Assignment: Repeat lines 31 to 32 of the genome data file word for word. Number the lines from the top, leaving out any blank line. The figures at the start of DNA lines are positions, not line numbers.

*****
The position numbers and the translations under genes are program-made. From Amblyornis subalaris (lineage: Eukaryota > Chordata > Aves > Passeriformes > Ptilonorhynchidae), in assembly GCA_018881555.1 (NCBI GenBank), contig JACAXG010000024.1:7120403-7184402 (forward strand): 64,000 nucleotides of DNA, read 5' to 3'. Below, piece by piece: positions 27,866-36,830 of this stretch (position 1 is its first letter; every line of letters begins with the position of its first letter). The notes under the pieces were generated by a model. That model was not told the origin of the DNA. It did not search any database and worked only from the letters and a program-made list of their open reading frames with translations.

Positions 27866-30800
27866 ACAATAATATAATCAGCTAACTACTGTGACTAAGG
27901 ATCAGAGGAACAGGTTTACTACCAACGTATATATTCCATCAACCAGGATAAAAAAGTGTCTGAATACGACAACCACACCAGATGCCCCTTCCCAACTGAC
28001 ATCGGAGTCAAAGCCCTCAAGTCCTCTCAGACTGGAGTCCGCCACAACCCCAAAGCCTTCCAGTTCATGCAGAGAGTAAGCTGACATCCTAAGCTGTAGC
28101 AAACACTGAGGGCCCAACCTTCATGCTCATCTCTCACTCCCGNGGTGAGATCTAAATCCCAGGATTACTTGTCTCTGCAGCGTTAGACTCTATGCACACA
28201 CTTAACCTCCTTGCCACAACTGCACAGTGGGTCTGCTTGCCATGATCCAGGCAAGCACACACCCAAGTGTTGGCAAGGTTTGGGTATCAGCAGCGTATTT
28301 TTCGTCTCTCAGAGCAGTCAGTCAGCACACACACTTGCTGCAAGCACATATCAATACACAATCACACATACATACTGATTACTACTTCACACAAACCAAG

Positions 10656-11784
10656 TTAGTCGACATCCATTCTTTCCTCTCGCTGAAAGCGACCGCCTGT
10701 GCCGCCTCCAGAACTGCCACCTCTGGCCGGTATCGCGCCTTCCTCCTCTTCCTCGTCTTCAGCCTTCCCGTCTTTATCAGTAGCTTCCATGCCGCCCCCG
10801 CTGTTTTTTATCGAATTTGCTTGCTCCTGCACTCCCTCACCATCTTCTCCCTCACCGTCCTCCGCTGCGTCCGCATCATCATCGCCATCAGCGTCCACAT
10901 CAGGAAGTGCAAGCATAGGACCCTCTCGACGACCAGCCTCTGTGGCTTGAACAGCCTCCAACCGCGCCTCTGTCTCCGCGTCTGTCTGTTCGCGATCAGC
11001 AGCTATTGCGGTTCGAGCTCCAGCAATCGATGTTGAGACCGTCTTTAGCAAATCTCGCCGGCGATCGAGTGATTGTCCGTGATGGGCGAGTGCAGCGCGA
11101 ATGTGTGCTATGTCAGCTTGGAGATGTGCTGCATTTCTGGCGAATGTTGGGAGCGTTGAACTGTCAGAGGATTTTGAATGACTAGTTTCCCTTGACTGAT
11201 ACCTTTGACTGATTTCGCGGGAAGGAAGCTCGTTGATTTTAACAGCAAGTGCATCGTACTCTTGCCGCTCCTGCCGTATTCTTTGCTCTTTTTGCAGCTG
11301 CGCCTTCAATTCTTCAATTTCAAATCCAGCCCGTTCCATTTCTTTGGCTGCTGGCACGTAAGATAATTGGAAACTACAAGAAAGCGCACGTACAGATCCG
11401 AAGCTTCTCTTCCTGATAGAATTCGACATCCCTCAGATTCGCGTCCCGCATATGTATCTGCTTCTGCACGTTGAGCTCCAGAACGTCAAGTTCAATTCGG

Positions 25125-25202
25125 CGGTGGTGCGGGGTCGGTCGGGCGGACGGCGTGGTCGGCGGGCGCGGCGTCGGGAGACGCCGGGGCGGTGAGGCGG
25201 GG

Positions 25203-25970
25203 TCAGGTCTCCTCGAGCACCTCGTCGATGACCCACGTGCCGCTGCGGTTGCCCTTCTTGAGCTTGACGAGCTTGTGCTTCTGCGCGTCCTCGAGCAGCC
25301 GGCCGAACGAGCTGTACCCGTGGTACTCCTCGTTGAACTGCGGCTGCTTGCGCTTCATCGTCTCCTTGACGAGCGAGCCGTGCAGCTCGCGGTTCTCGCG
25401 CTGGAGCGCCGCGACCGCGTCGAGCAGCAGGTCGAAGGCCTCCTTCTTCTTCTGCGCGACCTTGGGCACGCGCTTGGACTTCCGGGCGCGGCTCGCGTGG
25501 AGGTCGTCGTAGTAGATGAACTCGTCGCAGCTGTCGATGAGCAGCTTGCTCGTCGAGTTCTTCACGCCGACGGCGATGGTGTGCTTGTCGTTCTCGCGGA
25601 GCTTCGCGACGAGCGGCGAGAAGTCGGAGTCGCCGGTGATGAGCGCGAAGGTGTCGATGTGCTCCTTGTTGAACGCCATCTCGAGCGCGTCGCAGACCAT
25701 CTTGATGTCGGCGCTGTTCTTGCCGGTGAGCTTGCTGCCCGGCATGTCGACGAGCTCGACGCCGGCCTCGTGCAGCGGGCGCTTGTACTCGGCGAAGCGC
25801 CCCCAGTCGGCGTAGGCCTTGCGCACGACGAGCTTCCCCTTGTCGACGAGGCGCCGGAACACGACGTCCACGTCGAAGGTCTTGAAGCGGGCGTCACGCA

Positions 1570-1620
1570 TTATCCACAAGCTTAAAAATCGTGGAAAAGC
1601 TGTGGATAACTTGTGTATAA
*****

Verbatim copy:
1570 TTATCCACAAGCTTAAAAATCGTGGAAAAGC
1601 TGTGGATAACTTGTGTATAA